RBI mulls changes in base rate calculation

By: | Published: September 2, 2015 12:20 AM

Cost of funds, negative carry on CRR & SLR, average return on net worth to be taken into account

To ensure effective transmission of its policy rate decisions by banks, the RBI has proposed a uniform method to banks for calculation of base rates on the basis of marginal cost of funds. Many banks currently take into account the average cost of funds or blended cost of funds to calculate their base rates, while a few have adopted this new method involving ‘marginal cost of funds.

“For monetary transmission to occur, lending rates have to be sensitive to the policy rate,” RBI said in draft guidelines on base rate calculation on Tuesday. As per the draft, components of base rate will include cost of funds, negative carry on cash reserve ratio/Statutory liquidity ratio, un-allocable overhead costs and average return on net worth. “The marginal cost of funds should be used for computing the cost of funds. The marginal cost should be arrived at by taking into consideration all sources of fund other than equity,” the draft norms said.


Further, RBI said banks should calculate cost of deposits using the latest interest rate or card rate payable on current and savings deposits and term deposits of various maturities. “Cost of borrowings should be arrived at using the average rates at which funds were raised in the last one month preceding the date of review. Each of these rates should be weighted by the proportionate balance outstanding on the date of review,” it said.  RBI has proposed April 1, 2016, as the effective date to implement the guidelines.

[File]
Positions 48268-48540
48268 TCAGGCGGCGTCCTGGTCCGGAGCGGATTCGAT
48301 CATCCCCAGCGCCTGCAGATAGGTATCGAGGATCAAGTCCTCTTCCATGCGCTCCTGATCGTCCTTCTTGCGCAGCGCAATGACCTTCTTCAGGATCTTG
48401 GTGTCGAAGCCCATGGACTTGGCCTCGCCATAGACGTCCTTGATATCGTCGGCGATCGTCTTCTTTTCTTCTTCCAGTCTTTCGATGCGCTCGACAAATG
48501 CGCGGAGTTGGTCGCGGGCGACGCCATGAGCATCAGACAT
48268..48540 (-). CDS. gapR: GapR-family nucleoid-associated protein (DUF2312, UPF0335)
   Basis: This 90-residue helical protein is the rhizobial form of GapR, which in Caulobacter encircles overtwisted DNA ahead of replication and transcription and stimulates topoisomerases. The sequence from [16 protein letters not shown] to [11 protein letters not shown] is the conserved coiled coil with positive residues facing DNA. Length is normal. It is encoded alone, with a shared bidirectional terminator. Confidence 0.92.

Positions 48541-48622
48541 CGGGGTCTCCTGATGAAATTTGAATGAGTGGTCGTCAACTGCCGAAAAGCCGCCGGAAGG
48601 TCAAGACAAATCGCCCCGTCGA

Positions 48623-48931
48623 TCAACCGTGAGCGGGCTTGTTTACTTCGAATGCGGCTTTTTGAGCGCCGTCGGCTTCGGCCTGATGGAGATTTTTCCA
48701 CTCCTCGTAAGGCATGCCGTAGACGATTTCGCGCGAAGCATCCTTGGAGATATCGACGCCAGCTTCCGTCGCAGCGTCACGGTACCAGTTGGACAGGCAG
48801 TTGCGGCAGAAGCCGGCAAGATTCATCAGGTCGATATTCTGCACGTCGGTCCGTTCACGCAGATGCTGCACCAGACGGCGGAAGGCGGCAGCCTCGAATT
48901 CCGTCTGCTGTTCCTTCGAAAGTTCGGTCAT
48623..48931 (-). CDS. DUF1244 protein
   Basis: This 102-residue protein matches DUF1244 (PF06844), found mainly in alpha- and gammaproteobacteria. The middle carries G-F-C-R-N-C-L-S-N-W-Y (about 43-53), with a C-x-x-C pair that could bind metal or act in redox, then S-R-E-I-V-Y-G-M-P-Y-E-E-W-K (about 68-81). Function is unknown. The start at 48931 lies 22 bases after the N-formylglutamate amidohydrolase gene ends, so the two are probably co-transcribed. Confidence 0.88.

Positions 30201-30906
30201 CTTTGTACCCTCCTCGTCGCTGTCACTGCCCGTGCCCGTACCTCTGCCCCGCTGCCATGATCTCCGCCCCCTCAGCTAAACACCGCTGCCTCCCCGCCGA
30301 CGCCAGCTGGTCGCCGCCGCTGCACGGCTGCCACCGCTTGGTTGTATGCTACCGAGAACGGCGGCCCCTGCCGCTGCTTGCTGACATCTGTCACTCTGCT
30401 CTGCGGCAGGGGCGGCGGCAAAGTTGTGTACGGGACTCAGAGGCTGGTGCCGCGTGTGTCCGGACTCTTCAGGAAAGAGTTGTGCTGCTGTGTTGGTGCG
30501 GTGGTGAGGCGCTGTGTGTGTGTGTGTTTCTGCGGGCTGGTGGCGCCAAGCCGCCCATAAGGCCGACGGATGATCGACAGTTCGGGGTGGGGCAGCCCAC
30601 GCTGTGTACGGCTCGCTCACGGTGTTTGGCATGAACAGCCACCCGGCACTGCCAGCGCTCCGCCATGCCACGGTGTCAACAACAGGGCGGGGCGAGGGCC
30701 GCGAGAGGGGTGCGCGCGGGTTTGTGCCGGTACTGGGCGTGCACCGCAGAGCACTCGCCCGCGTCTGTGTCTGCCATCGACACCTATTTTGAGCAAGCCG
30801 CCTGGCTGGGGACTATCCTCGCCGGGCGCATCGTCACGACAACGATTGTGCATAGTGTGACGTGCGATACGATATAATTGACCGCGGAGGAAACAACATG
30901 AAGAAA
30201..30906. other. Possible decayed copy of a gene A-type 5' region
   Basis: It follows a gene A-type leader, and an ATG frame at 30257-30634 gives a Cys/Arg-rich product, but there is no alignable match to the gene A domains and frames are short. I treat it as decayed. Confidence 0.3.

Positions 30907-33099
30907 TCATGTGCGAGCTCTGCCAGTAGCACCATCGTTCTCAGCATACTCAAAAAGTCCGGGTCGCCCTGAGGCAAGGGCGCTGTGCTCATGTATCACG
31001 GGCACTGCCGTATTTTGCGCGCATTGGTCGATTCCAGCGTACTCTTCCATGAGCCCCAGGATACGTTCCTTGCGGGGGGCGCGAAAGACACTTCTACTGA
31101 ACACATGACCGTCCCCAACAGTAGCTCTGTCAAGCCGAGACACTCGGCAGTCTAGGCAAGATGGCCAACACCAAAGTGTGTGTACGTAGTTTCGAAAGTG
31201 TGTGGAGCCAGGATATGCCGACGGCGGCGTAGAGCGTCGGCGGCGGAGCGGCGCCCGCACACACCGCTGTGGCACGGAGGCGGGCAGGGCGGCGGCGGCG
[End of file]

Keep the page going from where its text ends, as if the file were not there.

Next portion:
The draft says the new method will help in the medium-term goal of banks pricing their floating rate loans linked to an external benchmark. Once Financial Benchmarks India starts publishing various indices of market interest rates, banks will be encouraged to price their deposits as well as advances with reference to the external benchmarks published the FBIL, it added. RBI has sought comments till September 15.

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